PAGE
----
With just weeks to go before the General Election, Assura's Andrew Darke reveals how the major parties are getting closer to a healthcare consensus than ever before
In this article, Andrew Darke, managing director of property at Assura, argues why 2015 could be the year primary care providers have been waiting for
We’re now less than a month away from the general election, with three weeks to digest each manifesto and decide who will lead us for the next five years.
Despite the ‘political football’ accusations being levelled from both sides, the major parties are actually closer to a healthcare consensus than they have been for years.
This is made more interesting by the prospect of another coalition, as the attention is not only focused on individual party policies, but how they might operate in partnership with their competitors.
This requires a slight change of tack from the political candidates, as each party must expound its own unique belief system while also demonstrating its capability of working successfully with those it traditionally opposes. Nowhere is this more evident than in the pre-election discussion of health and social care.
As with all preceding political elections, each party is being examined and distinguished from the others by its treatment of the health services. The efforts made by political commentators to distill each candidate’s health policies to one particular ideology have been out in full force this week, hoping to help the nation’s voters discern which vision for the future of the NHS most closely resembles their own.
This year, however, there is an encouraging difference. Despite the ‘political football’ accusations being levelled from both sides, the major parties are actually closer to a healthcare consensus than they have been for years. This is because this year has seen a common thread linking each manifesto: the GP. With primary practice now recognised as the cornerstone of the health service, and the most viable means of reducing A&E pressures, the only real divergence between the major parties is how the influx of new primary care policies will be funded.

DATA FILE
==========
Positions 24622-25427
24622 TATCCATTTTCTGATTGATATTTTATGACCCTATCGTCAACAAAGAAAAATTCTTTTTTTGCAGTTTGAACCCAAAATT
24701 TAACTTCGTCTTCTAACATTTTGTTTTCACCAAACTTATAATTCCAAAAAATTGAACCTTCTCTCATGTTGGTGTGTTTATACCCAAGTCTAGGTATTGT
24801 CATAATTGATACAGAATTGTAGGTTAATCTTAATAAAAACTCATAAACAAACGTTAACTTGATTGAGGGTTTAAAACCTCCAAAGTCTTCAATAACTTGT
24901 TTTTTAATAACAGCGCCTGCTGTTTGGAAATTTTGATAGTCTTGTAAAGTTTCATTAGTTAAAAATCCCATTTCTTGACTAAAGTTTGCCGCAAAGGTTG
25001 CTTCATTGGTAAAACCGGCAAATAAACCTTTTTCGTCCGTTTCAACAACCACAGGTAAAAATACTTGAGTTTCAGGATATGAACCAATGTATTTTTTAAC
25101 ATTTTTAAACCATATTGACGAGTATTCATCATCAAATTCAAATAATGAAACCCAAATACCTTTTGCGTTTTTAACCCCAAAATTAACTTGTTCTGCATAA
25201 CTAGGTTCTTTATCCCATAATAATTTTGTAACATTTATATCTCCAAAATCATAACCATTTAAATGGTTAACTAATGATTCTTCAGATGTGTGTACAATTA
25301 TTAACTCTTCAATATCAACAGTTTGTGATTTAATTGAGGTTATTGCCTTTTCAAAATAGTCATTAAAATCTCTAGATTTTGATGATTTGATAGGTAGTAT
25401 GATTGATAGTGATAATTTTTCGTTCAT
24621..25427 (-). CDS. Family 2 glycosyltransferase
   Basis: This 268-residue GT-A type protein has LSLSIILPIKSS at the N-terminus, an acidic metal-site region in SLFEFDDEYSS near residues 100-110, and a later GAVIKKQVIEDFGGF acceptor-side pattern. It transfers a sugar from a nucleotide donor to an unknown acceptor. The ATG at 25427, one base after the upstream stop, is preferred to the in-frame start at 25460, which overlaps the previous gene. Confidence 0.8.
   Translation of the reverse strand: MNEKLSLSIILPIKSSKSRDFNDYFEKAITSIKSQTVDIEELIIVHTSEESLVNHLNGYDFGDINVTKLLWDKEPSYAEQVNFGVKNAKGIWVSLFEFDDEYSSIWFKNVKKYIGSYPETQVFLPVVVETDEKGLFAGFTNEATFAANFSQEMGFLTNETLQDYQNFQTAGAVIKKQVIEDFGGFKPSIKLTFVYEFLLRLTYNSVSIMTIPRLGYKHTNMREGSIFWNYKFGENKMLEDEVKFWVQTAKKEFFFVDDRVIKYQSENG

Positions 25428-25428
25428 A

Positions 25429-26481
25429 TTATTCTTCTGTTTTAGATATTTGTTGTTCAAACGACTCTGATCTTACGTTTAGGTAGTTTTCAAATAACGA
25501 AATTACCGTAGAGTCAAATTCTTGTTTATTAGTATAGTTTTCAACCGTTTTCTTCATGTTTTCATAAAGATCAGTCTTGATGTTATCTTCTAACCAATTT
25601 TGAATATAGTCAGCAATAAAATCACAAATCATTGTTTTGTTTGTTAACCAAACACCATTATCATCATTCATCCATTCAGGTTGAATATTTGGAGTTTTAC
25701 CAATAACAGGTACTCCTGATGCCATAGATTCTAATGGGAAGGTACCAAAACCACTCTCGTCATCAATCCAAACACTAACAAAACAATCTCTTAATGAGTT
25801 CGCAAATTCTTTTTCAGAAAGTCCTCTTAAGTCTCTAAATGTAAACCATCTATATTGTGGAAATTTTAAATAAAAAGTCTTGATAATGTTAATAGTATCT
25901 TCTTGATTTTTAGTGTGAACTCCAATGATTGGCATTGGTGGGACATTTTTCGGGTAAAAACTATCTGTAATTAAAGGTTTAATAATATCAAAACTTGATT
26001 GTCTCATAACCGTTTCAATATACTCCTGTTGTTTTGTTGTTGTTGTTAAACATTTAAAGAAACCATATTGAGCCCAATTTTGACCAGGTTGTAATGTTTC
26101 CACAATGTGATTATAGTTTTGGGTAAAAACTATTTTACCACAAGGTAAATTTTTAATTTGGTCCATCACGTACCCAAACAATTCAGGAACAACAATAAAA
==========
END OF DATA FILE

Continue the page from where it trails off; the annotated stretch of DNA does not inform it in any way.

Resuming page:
With primary practice now recognised as the cornerstone of the health service, and the most viable means of reducing A&E pressures, the only real divergence between the major parties is how the influx of new primary care policies will be funded
It is possible that the prospect of a coalition government has narrowed the gap between parties, but it is more probable that an agreement has been reached that efficient, good-quality primary care is the key to improving the NHS. With recent figures reporting that achievement of A&E targets has dropped to its lowest in a decade, the need to keep patients away from the hospital waiting room has moved integrated frontline care to the top of the list of priorities.
Labour has pledged £2.5billion towards 20,000 more nurses, 3,000 midwives and 8,000 GPs, while the Conservatives and Liberal Democrats both announced plans for £8billion in NHS investment to be rolled out until 2020. The acknowledgement from Labour that more GPs need to be trained and funded is a good start, while the ongoing political dialogue indicates that a good proportion of the £8billion funds proposed by the other major parties would also go towards the development of primary care.
These pledges follow the plans for more health and social care funding laid out in the 5 Year Forward View, as well as the introduction of the Prime Minister’s Challenge Fund, which presented a welcome incentive for primary care improvements. The commitment from all parties to support GPs and fund advances in primary practice has been growing in recent years and could be poised to make a significant impact on delivery of treatment.
This renewed focus on GPs now points towards the possibility of a more-efficient deployment of doctors and nurses to frontline care, the introduction of more facilities and services at primary care premises, and a reduction in unnecessary emergency hospital visits.
Perhaps the only issue remaining is how, and when, each investment will be implemented. Comments from Sir David Nicholson indicated that the £8billion investment would need to be immediate, rather than over the next five years, in order for the manifesto promises to be sustained.
For many of the areas affected by A&E pressure or declining premises, the improvement of buildings and the inclusion of a wider range of diagnostic and treatment resources will be essential for supporting new models of care
It would also be encouraging if we could see some of the planning and investment directed towards primary care development. For many of the areas affected by A&E pressure or declining premises, the improvement of buildings and the inclusion of a wider range of diagnostic and treatment resources will be essential for supporting the models of care outlined in the 5 Year Forward View.
So, while the possibility of a joined-up leadership might blur the lines between the electorate’s choices, the merging of priorities as far as healthcare is concerned is a welcome one.
By agreeing on a cohesive, coherent plan for GPs, their patients, and the practices they work from, we could start to see some pivotal changes in the role of local health services in their communities.